more information, contact KASU Program Director Marty Scarbrough at
or 870-972-2367. Bluegrass Monday is also on Facebook (search
“Bluegrass Monday”). To be removed from this emailing list, please
reply to this email message.
We had a huge crowd two years ago when the
Little Roy and Lizzy Show performed at Bluegrass Monday. Don’t miss
your opportunity to experience these one-of-a-kind entertainers!
Something Blue – Wave – August 31, 2019 This is Hairy Larry inviting you to enjoy Something Blue every Saturday night at ten. This week we’re featuring Ken Carroll, Whitley Newman, and NJHB. For more about the show visit the … Continue reading →
Something Blue – NewJazz – August 24, 2019 This is Hairy Larry inviting you to enjoy Something Blue every Saturday night at ten. This week we’re featuring Common Time, Joseph Curtis, Whitley Newman, and NJHB. For more about the show … Continue reading →
Something Blue – Digger – August 10, 2019 This is Hairy Larry inviting you to enjoy Something Blue every Saturday night at ten. This week we’re featuring Cris Jacobs and the Peach Festival Guitar Pull. For more about the show … Continue reading →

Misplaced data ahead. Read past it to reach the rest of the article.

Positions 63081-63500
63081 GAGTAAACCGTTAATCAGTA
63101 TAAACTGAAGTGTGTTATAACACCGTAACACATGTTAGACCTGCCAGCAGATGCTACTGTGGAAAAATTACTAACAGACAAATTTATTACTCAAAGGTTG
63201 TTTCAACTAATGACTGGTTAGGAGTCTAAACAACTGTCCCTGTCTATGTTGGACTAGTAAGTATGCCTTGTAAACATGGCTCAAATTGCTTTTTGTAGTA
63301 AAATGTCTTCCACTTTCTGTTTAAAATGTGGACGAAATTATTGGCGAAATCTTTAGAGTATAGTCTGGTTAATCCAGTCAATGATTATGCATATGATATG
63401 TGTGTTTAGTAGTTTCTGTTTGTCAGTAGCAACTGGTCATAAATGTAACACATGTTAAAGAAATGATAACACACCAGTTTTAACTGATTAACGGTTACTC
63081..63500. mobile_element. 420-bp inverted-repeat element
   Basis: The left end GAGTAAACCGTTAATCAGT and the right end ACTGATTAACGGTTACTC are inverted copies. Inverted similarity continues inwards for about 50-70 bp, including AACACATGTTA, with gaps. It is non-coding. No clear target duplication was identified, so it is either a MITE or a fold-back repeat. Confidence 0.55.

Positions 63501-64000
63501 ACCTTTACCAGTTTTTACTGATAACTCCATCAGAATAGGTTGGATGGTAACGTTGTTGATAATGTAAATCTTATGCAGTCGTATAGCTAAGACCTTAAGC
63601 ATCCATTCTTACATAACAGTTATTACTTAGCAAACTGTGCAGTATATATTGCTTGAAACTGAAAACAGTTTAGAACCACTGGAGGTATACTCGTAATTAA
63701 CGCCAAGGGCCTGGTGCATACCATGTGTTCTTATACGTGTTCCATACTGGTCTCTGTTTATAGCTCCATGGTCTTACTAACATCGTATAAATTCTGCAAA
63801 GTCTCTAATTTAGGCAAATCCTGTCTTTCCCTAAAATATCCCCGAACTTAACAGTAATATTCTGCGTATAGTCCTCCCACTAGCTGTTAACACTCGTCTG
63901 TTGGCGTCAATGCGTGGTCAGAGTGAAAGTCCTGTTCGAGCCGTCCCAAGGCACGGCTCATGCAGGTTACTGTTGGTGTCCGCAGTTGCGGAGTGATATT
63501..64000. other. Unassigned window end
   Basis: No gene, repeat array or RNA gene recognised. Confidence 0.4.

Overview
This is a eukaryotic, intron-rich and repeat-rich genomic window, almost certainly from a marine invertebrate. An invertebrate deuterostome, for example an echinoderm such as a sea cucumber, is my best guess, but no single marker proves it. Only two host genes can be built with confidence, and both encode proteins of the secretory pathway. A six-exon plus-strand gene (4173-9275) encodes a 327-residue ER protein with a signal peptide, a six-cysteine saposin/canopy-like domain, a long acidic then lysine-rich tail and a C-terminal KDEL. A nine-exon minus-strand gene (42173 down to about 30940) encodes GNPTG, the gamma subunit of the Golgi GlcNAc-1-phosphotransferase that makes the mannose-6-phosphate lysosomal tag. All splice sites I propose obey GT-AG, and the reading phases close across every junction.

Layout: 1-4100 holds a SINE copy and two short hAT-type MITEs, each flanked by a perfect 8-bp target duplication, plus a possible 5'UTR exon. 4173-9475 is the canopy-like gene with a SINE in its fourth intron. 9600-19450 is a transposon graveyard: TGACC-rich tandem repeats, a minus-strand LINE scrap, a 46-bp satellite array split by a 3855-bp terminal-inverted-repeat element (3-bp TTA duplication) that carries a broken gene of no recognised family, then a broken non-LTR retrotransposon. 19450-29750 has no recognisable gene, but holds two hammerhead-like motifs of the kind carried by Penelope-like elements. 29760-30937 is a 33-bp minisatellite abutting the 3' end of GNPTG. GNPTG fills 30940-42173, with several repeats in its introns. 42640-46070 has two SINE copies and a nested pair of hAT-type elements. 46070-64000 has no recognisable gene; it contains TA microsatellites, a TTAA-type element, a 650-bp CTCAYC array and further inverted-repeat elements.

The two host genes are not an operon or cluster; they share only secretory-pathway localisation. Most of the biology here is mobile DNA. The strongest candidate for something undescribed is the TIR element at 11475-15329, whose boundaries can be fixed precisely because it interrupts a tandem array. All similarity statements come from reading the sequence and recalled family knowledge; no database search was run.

Something Blue – Train – August 3, 2019 This is Hairy Larry inviting you to enjoy Something Blue every Saturday night at ten. This week we’re featuring John Shepherd and Segundo Chino. For more about the show visit the Something … Continue reading →
Something Blue – Head – July 27, 2019 This is Hairy Larry inviting you to enjoy Something Blue every Saturday night at ten. This week we’re featuring Robert Walter, Larry Coryell, and Myra Melford. For more about the show visit … Continue reading →
Something Blue – Broom – July 20, 2019 This is Hairy Larry inviting you to enjoy Something Blue every Saturday night at ten. This week we’re featuring Tangiers Blues Band, Bob Lanza, and DelRay Blues. For more about the show … Continue reading →
Mix Remix Radio Creative Commons Remix February 19, 2019
MixRemix Radio can be heard at mixremix.cc.
Sometimes serendipity rules. This playlist was generated randomly from the MixRemix Radio Creative Commons Library. When I listened all the songs flowed together to make an exceptional show.
Since all the music is Creative Commons it is fine to post the songs with attribution. Here’s a list of the albums these songs were drawn from including the duration of the album, the link, and the license. Each song also includes attribution in the filename. Free streaming. Free to download and share.